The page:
So that guy I had a crush on that didn’t like me too much… well, lets just say I changed his mind.
And he helped to change mine too, but I will get to that later.
Though he may have thought me to be a monster while helping to get the Student Art show juried and hung, by the time the show opened I knew his name and by the time the show closed in May, just a few short weeks later, we were dating.
How did he help me change my mind?
He took me to church.
In October, 1991, we visited his dad’s church and I liked it and wanted that hope and peace that trio of ladies sang about. I wanted to have the secure anchor that guy sang about. I stood there with white knuckles gripping the pew but I came back week after week. Finally, on Christmas Eve, I accepted Christ as my Savior. I felt such a huge weight lift right off of me. I was ‘saved’ and on my way to heaven, I had become a Christian.
The church wherein I received Christ however was rather legalistic. If you were not doing A, B, and C then you better “check your salvation”. Even though the doctrine of Eternal Security was preached, it was overshadowed by all the legalism. Though I was now a follower of Christ, I was trapped in a box of legalism and it would be 18 years before I would realize I was inside a very small box.
I sat as a new Christian and listened to someone preach their personal opinions, which regarding art and literature were very slanted, and I was very influenced and being immature in my faith took everything in as though it were solid doctrine.
His negative opinions in the areas of art and literature were taken in and it changed my thinking hence putting me in a trap in which I was caught until 2009.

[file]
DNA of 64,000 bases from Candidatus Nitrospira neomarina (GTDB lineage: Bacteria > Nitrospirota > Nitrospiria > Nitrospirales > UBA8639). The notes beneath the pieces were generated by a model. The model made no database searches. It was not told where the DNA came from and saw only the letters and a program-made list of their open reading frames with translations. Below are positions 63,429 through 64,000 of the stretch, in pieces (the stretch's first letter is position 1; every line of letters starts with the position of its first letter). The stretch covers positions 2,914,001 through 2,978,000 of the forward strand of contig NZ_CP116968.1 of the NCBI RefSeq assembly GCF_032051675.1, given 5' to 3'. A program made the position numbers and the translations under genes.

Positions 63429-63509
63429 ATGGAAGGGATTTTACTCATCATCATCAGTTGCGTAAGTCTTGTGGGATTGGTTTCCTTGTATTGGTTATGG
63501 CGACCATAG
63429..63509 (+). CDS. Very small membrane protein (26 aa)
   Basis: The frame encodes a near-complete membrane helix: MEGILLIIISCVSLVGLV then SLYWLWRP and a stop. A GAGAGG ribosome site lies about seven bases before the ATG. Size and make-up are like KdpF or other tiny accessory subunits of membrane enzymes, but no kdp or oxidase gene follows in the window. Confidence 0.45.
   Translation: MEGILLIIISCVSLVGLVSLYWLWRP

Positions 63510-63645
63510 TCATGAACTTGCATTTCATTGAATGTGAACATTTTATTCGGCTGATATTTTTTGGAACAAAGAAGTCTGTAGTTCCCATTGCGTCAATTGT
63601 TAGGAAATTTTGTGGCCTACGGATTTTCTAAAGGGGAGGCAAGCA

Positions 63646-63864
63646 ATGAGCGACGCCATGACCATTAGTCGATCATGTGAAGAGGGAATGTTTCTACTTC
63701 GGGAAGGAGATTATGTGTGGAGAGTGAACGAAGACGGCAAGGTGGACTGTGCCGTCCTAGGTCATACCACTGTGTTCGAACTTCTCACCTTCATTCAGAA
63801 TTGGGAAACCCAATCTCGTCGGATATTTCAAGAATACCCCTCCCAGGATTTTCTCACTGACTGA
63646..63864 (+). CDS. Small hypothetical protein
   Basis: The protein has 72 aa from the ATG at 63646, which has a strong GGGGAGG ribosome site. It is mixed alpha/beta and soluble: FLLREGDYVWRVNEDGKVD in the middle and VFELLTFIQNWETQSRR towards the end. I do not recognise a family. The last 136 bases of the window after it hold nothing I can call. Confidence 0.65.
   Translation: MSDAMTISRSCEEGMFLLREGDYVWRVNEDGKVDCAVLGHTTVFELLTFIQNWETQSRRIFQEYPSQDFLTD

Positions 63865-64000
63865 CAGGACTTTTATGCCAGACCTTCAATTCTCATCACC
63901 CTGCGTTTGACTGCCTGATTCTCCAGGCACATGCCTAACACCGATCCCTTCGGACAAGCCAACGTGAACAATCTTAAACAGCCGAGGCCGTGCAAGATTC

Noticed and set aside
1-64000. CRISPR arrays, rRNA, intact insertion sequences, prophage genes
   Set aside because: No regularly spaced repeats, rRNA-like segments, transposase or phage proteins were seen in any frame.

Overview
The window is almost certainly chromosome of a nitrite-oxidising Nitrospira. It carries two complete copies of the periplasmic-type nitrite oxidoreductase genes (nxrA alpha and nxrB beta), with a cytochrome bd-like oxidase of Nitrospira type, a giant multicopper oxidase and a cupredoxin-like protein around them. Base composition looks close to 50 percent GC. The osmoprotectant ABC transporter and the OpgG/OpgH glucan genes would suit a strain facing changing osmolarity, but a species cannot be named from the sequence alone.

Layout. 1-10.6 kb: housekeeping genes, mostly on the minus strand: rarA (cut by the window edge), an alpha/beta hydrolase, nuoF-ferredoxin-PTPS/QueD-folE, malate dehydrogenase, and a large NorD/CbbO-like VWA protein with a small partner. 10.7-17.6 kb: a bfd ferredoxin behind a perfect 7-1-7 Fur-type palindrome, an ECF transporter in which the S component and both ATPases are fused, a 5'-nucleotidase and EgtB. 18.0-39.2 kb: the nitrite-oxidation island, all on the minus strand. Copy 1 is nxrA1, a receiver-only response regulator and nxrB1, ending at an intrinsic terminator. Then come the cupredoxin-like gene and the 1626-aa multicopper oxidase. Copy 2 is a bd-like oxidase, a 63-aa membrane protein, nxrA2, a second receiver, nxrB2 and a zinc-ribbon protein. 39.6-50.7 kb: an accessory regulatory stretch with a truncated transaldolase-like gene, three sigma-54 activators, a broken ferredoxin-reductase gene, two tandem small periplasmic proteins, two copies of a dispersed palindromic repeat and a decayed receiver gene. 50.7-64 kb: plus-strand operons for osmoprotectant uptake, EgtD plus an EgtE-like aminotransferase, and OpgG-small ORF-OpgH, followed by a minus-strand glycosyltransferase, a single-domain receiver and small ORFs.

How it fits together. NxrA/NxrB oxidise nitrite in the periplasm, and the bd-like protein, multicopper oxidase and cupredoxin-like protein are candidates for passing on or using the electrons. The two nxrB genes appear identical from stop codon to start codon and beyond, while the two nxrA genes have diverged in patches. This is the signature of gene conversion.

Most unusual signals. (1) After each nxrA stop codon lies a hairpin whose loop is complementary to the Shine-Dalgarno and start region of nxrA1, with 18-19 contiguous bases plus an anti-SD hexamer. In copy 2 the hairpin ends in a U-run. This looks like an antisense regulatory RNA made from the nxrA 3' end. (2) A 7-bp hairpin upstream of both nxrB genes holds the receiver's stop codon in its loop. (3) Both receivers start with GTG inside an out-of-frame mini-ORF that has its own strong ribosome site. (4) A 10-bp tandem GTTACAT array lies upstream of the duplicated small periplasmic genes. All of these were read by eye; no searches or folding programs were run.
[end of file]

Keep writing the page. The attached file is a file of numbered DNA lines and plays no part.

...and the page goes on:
I loved the pastor who lead me to Christ and when he taught the Bible, without his opinion mixed in, he was a fantastic teacher. I learned so much sitting under his teaching and it did give me a great doctrinal foundation. He influenced me for a lot of good. He gave me a thirst for reading biographies of great men of the faith and missionary stories and the like.
However when it came to art he could only see the negative in all of it and would only refer to that. For him all art was bad and something to be avoided with maybe the exception of Albrecht Durer’s Praying Hands.
When it came to the subject of literature he did not read anything fictional. He had a disdain for C. S. Lewis and J. R. R. Tolkien which I never understood. He loved Bunion’s Pilgrim’s Progress but had nothing but negativity for Lewis’ Narnia.
When it came time for me to transfer colleges to finish my Bachelor’s degree, I was intimidated to try something new. Going to a big university as opposed to the small community college I was so comfortable at was overwhelming to me. So I just didn’t. I stopped my education at an AA degree. I decided that I didn’t need a college degree to get married and have kids. I don’t regret my choice either, I couldn’t imagine life without my wonderful husband and fabulous kids.
What I regret is shutting down to art. Even though I hoarded art supplies and dragged them half-way around the world, and desired to instill a love for art in my kids, I seldom did anything except snap photos. I didn’t even doodle.
When the kids started having drawing assignments in their art books for school, I dabbled a bit with them. I wanted them to be creative and I wanted to still do creative stuff, just not as a career. Though I craved being creative, art had been lowered to not even a pastime or hobby and I made no time at all for creativity.
When we first arrived on the mission field I drew this as a card to send to a friend who was about to become a mom. It was the last thing I drew for a long time and it obviously was never sent.
I did very little art-wise for 18 years.
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